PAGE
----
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Machine Wars was a short-lived toy series in the Transformers toyline, introduced in 1997. The series was initially exclusive to KB Toys and its subsidiaries, although overstock/unsold surplus eventually appeared at other retailers.
Machine Wars was Hasbro's first attempt at returning to vehicle-formed Transformers after it had revolutionised the toyline with Beast Wars, where all toys had animal alternate modes. The Machine Wars subline lasted only for one wave of toys, which contained twelve toys - six Autobots and six Decepticons. With no TV show or comic book to back the story up, the line generated little interest and sales were so low that the line ended after the first wave. The line also seemed somewhat rushed, with most of the toys even lacking original packaging art (the Basic-sized race car mold used altered art from Generation 2 Laser Rod Jolt, the two basic jets used recycled European packaging art, Optimus Prime's art was altered from his Generation 2 Laser Rod version, and the other three boxed toys used recolored art from their original counterparts).
Although no official Machine Wars fiction was ever made outside the toy tech spec biographies, Hubcap and Prowl did make brief cameos in various Transformers: Timelines stories.
The toys in the Machine Wars subline came in two size classes. The eight toys in the smaller size class were new molds left over from Generation 2, with two toys from each of four molds. The four larger toys were repaints of earlier European-exclusive Generation 1 toys.
The eight smaller toys had a spring-loaded "instant transformation" feature like the smallest toys of the first Beast Wars line also had. These toys were designed to have transparent windows and "light pipe" eyes, but those parts were cast in opaque plastic, much like the first year Beast Wars toys, probably to lower production costs.
Changes from the original European versions
The original European versions of the four larger molds had spring-loaded guns capable of firing oblong plastic bullets, but because of the heightened child safety laws of the United States, the spring-loaded guns were not included in the Machine Wars versions.
The original European Predators had a "scope" system where smaller Predator aeroplanes could be locked onto scopes on the two bigger Predators, and looking through the scope would present a picture of an enemy Turbomaster. This feature was not fully carried over to the Machine Wars versions - the scopes were retained, but they no longer contained any pictures. The smaller Predator planes were not included in the Machine Wars toyline.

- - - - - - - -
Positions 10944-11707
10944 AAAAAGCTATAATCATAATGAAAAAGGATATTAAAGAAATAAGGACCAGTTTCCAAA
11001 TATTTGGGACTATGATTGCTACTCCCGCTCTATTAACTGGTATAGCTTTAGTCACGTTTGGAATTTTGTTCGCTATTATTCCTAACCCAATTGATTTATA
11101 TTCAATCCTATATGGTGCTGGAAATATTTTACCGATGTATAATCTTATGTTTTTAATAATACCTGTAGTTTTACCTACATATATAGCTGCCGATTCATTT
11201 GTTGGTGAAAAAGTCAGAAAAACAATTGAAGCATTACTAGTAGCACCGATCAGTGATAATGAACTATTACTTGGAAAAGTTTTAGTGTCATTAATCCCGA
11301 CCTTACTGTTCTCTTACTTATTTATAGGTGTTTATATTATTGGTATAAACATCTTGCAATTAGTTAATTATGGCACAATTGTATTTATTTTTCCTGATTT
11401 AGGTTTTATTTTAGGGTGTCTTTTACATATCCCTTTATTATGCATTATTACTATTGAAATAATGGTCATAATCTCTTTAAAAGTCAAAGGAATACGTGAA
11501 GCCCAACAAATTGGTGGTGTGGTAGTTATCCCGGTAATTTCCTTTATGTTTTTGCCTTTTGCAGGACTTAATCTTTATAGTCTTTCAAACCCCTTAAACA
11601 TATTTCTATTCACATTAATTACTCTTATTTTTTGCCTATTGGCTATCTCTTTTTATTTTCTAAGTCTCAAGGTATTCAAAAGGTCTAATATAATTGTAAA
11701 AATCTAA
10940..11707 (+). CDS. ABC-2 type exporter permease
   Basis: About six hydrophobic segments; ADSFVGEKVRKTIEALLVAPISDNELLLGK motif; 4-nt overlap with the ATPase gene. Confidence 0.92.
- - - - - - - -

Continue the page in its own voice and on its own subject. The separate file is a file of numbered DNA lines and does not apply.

- Optimus Prime: Futuristic tractor trailer. Repaint/remold of European-exclusive Turbomaster Thunderclash.
- Sandstorm: Futuristic helicopter. Repaint of European-exclusive Turbomaster Rotorstorm.
- Mirage: Lola T-95 Racing car. Based on a mold prototyped in late Generation Two, but never produced as a toy.
- Prowl: Racing car, shares the same mold as Mirage.
- Hoist: Tow truck. Based on a mold prototyped in late Generation Two, but never produced as a toy.
- Hubcap: Tow truck, shares the same mold as Hoist.
- Starscream: Futuristic bomber aeroplane. Repaint of European-exclusive Predator Skyquake.
- Soundwave: Futuristic missile carrier tank. Repaint of European-exclusive Predator Stalker.
- Megatron: F-22 Raptor. Megatron's blister card had Megaplex's art and vice-versa. Based on a mold prototyped in late Generation Two, but never produced as a toy.
- Megaplex: F-22 Raptor, shares the same mold as Megatron. The only toy in the entire line whose name hadn't been used previously.
- Skywarp: Dassault Rafale. Based on a mold prototyped in late Generation Two, but never produced as a toy.
- Thundercracker: Dassault Rafale, shares the same mold as Skywarp.
The four previously unreleased Generation 2 molds introduced in Machine Wars were eventually used in the Beast Wars II and Transformers: Car Robots/Transformers: Robots in Disguise toylines.
- Alvarez, J.E. (2001). The Unofficial Guide to Transformers 1980s Through 1990s Revised & Expanded 2nd Edition. Schiffer Publishing Ltd. p. 128. ISBN 0-7643-1364-9.